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By Spencers Solicitors

  Lynn Collins    
  May 21, 2019

Dementia Awareness Week

I had the privilege of attending the launch of the Dementia framework 2019-2024 run by the University Hospitals of Derby and Burton NHS, and some of the facts that we were given about the illness were staggering. As it is Dementia Action week, I thought it may be useful to share some of these with you.

For example, I was not aware that dementia is currently the biggest cause of death in the UK. In my ignorance, I was not even sure that I knew the condition was terminal. 60,000 deaths a year are directly attributable to dementia.

It is estimated that there are 850,000 people living with dementia in the UK and by the year 2025 this will soar to 1 million. Although age can be a factor, not everyone who is old has dementia and not everyone who has dementia is old; there are 40,000 younger people with dementia in the UK.

Over 42,000 people under the age of 65 years have dementia in the UK and 2/3 of people with dementia are supported at home by some of the 670,000 unpaid carers throughout the country. Young dementia UK provides information, support and resources on the condition on their website at

As a result, it is no surprise that dementia has been identified by the government as a major priority and challenge. But how many of us actually know about what causes the illness and are there things we can do to stop or slow down the disease?

There are lots of causes to dementia, and no two types of dementia are the same. The most common or heard of type of dementia are diseases such as Alzheimer’s disease which causes nerve cells to die, damaging the structure and chemistry of the brain.

Other types of dementia include:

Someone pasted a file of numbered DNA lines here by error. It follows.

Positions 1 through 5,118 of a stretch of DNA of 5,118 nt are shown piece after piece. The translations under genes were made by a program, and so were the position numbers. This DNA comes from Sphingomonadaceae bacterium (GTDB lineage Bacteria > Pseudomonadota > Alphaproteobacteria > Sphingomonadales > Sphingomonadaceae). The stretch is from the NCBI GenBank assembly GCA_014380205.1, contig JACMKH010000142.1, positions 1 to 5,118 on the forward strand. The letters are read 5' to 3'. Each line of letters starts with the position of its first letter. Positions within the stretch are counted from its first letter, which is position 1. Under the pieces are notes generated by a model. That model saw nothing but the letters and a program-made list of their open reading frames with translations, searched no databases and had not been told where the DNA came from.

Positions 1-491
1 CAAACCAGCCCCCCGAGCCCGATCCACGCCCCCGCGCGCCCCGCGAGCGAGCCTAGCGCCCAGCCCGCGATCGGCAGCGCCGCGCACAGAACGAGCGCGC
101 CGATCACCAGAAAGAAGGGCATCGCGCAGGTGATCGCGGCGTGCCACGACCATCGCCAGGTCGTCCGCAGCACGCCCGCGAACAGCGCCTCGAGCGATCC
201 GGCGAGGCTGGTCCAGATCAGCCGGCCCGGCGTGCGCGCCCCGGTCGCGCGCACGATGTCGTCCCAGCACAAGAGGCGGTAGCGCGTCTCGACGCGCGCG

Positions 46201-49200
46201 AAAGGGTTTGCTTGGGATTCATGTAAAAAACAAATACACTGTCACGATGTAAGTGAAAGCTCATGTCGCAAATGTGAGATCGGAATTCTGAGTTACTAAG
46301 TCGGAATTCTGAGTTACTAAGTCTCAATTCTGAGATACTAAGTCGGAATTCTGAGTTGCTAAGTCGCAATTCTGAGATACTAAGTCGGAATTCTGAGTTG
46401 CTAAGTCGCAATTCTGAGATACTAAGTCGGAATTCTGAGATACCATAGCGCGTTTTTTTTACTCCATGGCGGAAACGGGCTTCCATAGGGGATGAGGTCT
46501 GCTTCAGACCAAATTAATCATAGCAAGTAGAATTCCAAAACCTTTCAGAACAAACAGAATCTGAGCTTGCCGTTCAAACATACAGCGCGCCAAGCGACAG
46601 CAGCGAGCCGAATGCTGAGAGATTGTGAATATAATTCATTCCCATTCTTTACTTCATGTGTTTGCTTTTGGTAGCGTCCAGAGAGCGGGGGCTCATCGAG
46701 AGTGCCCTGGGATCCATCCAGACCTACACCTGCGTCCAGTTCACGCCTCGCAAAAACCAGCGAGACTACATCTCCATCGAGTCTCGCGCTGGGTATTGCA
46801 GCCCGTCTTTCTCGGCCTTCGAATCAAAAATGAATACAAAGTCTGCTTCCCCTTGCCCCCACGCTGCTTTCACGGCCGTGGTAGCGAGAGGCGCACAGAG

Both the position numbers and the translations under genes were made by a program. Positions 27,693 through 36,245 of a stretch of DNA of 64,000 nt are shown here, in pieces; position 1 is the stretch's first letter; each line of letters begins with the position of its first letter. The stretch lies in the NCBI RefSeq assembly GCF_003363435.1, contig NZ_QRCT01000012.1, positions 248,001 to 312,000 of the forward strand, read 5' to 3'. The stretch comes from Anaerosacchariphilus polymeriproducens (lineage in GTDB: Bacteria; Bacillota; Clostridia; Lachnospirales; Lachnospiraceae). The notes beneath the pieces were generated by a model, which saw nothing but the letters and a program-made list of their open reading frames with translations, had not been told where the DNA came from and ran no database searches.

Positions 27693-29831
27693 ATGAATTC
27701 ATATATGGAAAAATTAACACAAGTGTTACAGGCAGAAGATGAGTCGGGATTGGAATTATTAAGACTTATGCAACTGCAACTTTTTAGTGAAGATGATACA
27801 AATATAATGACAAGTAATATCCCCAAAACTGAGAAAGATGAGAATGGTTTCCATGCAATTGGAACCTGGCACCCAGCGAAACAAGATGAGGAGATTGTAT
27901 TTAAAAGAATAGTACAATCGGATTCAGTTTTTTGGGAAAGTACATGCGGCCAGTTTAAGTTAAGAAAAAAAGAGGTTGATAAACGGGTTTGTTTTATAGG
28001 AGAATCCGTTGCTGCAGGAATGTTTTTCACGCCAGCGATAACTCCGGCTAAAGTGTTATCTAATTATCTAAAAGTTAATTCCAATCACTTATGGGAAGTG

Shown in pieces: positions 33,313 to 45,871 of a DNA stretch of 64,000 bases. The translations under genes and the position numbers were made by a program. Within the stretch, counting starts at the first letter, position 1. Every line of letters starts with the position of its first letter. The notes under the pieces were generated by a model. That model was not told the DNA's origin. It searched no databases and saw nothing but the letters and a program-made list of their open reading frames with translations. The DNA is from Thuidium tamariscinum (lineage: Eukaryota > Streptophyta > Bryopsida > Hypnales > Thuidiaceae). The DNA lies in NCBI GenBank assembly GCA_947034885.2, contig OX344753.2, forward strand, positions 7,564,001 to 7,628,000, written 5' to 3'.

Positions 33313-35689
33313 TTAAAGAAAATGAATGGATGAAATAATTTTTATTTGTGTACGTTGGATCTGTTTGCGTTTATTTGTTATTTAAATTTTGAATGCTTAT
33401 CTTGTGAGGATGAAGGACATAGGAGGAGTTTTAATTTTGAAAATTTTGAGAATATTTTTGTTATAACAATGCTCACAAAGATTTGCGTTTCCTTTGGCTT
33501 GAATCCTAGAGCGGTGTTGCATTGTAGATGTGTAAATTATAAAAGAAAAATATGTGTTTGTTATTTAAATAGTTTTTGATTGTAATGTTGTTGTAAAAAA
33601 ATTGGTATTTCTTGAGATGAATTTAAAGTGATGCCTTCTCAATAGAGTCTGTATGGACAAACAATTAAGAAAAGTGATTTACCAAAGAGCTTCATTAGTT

Vascular dementia, which is caused by problems with blood supply to the brain (common after a stroke); mixed dementia, dementia with Lewy bodies and frontotemporal dementia (including Pick’s disease).

What is clear is that everyone experiences dementia in their own way and lots of influences can impact on how they cope with the disease, including their own attitude towards the illness, and their level of physical health.

Although there is no cure for dementia, there are lots of tips out there for reducing the risk of dementia such as:

  • Physical exercise - Doing regular physical activity is one of the best ways to reduce your risk of dementia. It’s good for your heart, circulation, weight and mental wellbeing.
  • Eat healthily - A healthy, balanced diet may reduce your risk of dementia, as well as other conditions including cancer, type 2 diabetes, obesity, stroke and heart disease.
  • Don’t smoke - the stats show that if you smoke you are putting yourself at a much higher risk of developing dementia
  • Drink less alcohol - drinking too much increases your risk of developing dementia- astonishingly the research has seen a 100% increase in older women drinking, which can lead to alcohol related brain damage if you drink more that 14 units a week!
  • Exercise your mind - keeping your mind active is likely to reduce your risk of dementia- regularly challenging yourself mentally seems to build up the brain’s ability to cope with disease- one way to think about it is ‘use it or lose it’
  • Take control of your health - Mid-Life is an important time to start taking care of your health, if you are not doing so already. If you are worried about health problems such as depression, hearing loss or not getting enough sleep as all of these might increase your risk of dementia.

If you are concerned about anything in your health life, then visit your GP- take advantage of the free MOT health check that anyone between the ages of 40-72 are all entitled to! Alzheimer’s Society have produced a fact sheet on ‘Reducing the Risk’.

There are plenty of support mechanisms that can help people with dementia to lead an active and fulfilling life both nationally and locally: you certainly do not need to be alone in dealing with or caring for someone with Dementia.

About the Author

Lynn Collins is the Head of HR Services.

Lynn is a CIPD qualified, experienced HR generalist and training professional with a wealth of experience in both public and private sectors who provides a pragmatic, common sense approach to dealing with HR topics across the whole of the Employment life cycle.

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